EXCLUSIVE! 2ND UPDATE: NBC Universal, faced with Conan O'Brien's defiance, is taking what insiders tell me is "a super tough threatening position" over his refusal to host The Tonight Show at 12:05 AM instead of 11:35 PM. "Someone's got to show NBCU that big greedy corporate dickheads can't win," one of Conan's manager-agent-lawyer-public relations "Team Conan" representatives told me. And while Jeff Zucker has not stepped up and taken responsibility for this mess he set in in motion in the first place — by replacing Leno with Conan O'Brien as host of The Tonight Show even though Jay was No. 1 in his time slot at the time — he's been busy behind the scenes. I've already reported how Zucker has been privately blaming Conan for the current debacle, saying "He let me down" because The Tonight Show for the last 7 months since O'Brien took over has been losing out to David Letterman in both eyeballs and advertiser-coveted demographics. (Bullshit, Zucker, you can't keep blaming others for your Zuck-ups.) Bad enough that Zucker made Conan hear about the planned move in the first place from the media.
But now the NBCU chief has been talking tough during the negotiations with Team Conan. To counter O'Brien's principled public statement which the late night host issued this week, Zucker "is threatening to ice Conan", according to his reps. "Zucker said, 'I'll keep you off the air for 3 1/2 years.' Which doesn't have a chance in hell of happening. What I really think Zucker wants is to hold him off the market for at least six months to a year until the dust settles and Leno is secure and Conan is squelched." One rep even compared Zucker to "Darth Vader" because the NBCU chief "has been so evil" about this.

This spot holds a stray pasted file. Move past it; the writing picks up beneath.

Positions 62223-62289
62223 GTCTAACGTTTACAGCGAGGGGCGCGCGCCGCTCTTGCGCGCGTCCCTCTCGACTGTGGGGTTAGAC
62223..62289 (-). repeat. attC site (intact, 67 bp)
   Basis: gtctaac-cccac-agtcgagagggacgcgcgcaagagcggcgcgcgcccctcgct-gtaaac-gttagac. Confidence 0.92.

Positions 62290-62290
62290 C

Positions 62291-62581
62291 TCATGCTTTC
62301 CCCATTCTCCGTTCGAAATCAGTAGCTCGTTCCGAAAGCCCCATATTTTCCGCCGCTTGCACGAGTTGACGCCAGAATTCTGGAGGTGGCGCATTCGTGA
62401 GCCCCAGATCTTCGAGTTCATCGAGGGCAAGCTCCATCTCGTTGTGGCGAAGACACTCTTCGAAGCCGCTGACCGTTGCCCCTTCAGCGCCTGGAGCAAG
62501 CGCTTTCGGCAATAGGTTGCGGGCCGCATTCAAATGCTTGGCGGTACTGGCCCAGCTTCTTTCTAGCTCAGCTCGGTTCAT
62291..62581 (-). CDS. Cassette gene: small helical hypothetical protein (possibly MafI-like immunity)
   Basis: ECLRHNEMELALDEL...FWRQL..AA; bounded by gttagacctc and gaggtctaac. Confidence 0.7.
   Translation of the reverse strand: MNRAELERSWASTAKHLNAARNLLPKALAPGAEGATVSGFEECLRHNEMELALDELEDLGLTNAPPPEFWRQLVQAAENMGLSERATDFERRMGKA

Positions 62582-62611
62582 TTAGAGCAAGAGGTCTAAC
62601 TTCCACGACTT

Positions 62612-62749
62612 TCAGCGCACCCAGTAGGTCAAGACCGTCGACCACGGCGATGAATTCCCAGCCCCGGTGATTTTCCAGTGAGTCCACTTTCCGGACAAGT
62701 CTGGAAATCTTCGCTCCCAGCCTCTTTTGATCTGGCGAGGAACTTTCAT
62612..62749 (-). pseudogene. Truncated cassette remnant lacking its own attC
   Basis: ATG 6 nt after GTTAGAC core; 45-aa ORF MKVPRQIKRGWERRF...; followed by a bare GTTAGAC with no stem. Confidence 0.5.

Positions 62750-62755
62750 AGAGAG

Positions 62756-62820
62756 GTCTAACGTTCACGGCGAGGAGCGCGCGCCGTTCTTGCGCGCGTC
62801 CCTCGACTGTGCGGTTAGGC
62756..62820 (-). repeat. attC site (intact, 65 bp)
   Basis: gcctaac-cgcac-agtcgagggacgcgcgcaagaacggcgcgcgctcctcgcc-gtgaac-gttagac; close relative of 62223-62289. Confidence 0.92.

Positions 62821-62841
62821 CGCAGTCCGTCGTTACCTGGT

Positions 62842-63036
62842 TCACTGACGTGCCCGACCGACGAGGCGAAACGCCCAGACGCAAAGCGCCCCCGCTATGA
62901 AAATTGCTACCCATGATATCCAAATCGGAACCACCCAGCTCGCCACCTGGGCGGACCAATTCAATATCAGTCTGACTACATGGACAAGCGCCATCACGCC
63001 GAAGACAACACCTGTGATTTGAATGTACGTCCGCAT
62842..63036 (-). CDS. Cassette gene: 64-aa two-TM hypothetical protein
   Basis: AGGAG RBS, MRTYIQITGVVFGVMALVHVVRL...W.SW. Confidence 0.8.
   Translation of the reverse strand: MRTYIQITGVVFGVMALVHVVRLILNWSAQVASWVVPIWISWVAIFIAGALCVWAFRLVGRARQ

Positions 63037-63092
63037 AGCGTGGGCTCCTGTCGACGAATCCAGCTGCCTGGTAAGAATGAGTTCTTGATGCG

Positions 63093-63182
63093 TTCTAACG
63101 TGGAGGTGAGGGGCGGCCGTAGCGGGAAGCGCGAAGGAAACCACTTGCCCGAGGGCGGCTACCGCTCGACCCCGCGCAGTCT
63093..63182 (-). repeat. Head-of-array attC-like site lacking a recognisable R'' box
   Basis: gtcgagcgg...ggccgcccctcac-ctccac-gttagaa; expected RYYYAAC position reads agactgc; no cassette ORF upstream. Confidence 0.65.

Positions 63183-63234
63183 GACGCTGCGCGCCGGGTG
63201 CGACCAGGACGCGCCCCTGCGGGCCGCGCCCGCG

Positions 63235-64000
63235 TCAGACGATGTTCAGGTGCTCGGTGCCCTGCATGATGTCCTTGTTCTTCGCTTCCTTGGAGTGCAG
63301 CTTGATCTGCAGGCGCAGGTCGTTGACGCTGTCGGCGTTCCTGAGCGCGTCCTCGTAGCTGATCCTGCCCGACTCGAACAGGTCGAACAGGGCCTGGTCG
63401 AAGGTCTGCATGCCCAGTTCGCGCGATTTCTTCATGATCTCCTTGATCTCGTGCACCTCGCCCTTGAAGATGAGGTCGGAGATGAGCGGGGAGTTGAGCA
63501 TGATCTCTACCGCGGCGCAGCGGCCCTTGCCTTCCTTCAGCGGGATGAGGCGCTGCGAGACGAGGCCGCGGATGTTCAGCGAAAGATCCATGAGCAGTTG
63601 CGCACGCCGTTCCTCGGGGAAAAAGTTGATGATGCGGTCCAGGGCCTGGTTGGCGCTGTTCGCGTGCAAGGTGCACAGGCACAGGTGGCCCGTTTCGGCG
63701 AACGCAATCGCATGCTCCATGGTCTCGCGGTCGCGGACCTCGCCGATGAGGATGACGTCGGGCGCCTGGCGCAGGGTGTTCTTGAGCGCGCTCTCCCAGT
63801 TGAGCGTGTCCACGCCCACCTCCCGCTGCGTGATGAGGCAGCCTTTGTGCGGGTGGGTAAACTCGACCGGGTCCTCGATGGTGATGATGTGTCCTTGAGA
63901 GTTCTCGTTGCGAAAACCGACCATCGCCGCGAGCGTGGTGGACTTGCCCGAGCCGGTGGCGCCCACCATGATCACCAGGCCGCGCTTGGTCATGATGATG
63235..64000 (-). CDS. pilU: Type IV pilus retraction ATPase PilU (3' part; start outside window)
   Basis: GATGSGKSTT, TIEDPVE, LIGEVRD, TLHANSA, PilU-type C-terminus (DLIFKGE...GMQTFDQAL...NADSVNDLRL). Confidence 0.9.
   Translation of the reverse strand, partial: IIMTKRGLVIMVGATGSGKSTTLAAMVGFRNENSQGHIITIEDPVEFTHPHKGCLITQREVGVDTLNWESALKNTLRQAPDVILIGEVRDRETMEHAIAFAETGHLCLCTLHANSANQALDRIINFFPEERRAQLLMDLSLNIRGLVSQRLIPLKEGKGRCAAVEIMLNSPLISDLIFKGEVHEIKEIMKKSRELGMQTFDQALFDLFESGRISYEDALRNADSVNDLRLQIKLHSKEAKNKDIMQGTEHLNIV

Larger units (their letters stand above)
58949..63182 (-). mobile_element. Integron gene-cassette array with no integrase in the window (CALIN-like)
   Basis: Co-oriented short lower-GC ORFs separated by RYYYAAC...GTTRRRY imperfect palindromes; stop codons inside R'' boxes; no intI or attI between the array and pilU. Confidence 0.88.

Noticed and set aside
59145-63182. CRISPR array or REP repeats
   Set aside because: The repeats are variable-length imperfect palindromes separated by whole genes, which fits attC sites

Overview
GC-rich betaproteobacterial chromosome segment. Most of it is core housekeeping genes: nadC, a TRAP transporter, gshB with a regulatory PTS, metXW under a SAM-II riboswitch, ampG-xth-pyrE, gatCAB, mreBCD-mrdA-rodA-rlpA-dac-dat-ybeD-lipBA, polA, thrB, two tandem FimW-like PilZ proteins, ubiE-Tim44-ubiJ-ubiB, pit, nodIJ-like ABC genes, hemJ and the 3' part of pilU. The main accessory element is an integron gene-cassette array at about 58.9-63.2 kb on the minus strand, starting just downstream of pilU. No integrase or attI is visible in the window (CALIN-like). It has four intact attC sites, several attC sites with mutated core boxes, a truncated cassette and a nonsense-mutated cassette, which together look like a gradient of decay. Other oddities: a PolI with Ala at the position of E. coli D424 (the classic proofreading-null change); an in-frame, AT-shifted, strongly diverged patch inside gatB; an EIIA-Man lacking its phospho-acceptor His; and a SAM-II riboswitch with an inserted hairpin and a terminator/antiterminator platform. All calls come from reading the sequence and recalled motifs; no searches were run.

According to NBC's stated plans, The Jay Leno Show would leaves its unsuccessful primetime 10 PM time slot on February 12th, and then move to 11:35 PM after NBC finishes broadcasting the Vancouver Winter Olympics on February 28th. That's when The Jay Leno Show arrives in late night, and Conan's show pushes back by 1/2 an hour. To NBC's way of thinking, it can kill two birds with one stone: it won't have to pay Jay that hefty $80 million penalty for takingThe Jay Leno Show off the air because the program has "merely" moved timeslots. And it won't have to pay Conan that fat $60 million penalty for removing him from The Tonight Show because that program, too, has "merely" moved timeslots. But, as David Letterman so succinctly put it this week, "At 12:05 AM, that's not The Tonight Show, that's The Tomorrow Show! As I've written previously, the Pottery Barn rule is applicable here: "You break it, you buy it." It could and it should cost NBC.